Meghan Markle jokes with Take That in 2018
Take That has been one of the most successful boy bands in UK history, and are best known for their chart topping hits. But the group are also famed for their public fallouts between stars Robbie Williams 49 and Gary Barlow, 52.
The pair famously fell out when Robbie ditched Take That rehearsals to go and party in Glastonbury and later decided to leave the band in 1995.
And after Robbie had left the group behind, he then went on to have a very successful solo career. The duo are now friendly again, but both have previously opened up about their famous feud and how it went down.
After the band’s split, Robbie later explained: “The last few months I was a wreck. The night before we all went out. I drank myself stupid.
“That morning, we rehearsed as normal, but I was drinking an awful lot. So when they spoke to me about my attitude I thought they were saying ‘you should leave’.
“I walked out, left it a couple of seconds and then I jumped in through the door and everybody laughed. And then I walked away. They never thought that would be the last time.”
Robbie continued: “Then I started to cry. I went away an angry young man and I blamed Gary. But the truth is that Take That had two guys who wanted to be the front man.”
With the two having reconciled their differences and even having performed together again on occasion, Gary also discussed why he had “beef” with Robbie.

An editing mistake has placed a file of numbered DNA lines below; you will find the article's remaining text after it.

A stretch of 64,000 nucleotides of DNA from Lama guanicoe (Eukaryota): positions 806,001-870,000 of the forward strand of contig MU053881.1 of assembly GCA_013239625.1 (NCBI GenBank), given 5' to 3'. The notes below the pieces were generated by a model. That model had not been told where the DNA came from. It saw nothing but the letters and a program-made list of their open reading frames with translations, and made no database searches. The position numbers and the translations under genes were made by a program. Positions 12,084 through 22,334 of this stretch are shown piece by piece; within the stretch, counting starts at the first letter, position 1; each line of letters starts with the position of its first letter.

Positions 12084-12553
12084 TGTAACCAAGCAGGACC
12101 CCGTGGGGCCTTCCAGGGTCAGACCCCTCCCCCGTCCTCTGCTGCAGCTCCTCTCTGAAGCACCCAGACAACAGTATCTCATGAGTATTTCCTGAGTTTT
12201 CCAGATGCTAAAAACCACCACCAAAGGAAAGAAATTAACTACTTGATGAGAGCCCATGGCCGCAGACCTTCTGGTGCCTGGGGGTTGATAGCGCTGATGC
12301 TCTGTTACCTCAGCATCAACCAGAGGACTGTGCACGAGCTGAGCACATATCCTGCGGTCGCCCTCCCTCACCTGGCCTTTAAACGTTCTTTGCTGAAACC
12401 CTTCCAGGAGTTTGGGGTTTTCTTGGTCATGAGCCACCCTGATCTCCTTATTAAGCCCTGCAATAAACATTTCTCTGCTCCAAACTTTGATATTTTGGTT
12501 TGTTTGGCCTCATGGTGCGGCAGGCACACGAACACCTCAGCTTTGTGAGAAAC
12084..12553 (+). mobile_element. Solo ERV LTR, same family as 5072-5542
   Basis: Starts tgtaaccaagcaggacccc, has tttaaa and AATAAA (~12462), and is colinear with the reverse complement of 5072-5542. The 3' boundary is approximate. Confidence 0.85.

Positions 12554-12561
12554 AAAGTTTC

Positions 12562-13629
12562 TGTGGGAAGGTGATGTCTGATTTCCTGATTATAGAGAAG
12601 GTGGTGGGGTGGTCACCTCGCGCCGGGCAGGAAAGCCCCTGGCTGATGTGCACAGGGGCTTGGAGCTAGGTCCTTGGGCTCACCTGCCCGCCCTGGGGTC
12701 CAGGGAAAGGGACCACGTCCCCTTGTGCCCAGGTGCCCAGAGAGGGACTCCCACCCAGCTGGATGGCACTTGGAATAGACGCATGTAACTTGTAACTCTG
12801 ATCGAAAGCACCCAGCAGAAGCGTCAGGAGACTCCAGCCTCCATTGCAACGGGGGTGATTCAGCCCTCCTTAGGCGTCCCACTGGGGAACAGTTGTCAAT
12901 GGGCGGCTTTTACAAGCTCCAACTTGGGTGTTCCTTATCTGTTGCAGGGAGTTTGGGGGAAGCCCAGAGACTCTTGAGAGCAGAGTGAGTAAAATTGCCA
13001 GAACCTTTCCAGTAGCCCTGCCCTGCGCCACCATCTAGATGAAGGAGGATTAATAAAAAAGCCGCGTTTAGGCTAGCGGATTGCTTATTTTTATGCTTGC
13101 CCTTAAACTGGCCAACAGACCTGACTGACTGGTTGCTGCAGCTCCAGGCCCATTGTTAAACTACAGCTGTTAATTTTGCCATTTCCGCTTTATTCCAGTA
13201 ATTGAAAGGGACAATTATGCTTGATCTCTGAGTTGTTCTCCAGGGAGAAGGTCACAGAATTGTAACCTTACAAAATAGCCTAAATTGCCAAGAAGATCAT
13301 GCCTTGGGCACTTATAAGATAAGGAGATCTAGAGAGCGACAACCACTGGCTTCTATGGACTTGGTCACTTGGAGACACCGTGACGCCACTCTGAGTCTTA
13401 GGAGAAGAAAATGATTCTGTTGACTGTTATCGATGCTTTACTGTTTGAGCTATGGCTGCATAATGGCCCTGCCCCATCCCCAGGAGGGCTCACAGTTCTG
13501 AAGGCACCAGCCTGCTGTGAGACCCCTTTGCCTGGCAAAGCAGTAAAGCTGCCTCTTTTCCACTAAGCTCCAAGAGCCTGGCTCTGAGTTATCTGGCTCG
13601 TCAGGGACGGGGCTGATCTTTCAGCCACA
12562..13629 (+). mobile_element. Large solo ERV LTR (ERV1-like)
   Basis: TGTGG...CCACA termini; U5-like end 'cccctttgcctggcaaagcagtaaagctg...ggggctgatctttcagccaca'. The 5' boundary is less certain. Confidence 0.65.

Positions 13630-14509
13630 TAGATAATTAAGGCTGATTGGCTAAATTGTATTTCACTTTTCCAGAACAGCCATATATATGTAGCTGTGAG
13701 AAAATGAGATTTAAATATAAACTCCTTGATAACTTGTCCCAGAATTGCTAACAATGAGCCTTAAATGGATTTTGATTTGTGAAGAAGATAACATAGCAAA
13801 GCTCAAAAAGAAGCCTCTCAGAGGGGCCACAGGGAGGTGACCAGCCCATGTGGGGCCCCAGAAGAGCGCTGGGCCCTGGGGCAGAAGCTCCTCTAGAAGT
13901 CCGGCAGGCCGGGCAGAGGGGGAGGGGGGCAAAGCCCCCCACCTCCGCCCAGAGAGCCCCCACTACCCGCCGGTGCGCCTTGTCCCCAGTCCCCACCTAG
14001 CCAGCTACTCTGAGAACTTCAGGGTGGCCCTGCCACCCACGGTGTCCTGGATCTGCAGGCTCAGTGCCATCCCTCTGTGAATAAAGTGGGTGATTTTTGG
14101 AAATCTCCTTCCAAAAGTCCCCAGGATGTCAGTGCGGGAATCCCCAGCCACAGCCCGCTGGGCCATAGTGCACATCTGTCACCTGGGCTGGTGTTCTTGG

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Speaking on food critic Jay Rayner’s Out to Lunch podcast, Gary said: “Rob was wanting to get to the front. He had a great voice, very natural given talent he had.”
He continued: “My beef with Rob, and we still talk about this, is that I’ll spend six weeks rehearsing a five minute piece to perfect it, every move and note I’ll know what I’m doing. I’ll go out and I’ll get a great response.
“Robbie gets given a song four minutes before he goes out. He learns it and goes out and gets a better response. That’s what annoys me about him.”
The songwriter went on about his former bandmate: “He’s just got a gift. He always calls it the Freddie Star syndrome.
“He loves going out and doing five minutes, the audience goes crazy and he walks off and he’s gone. I prefer a two-hour thing where I can warm people up, that’s got highs and lows.”
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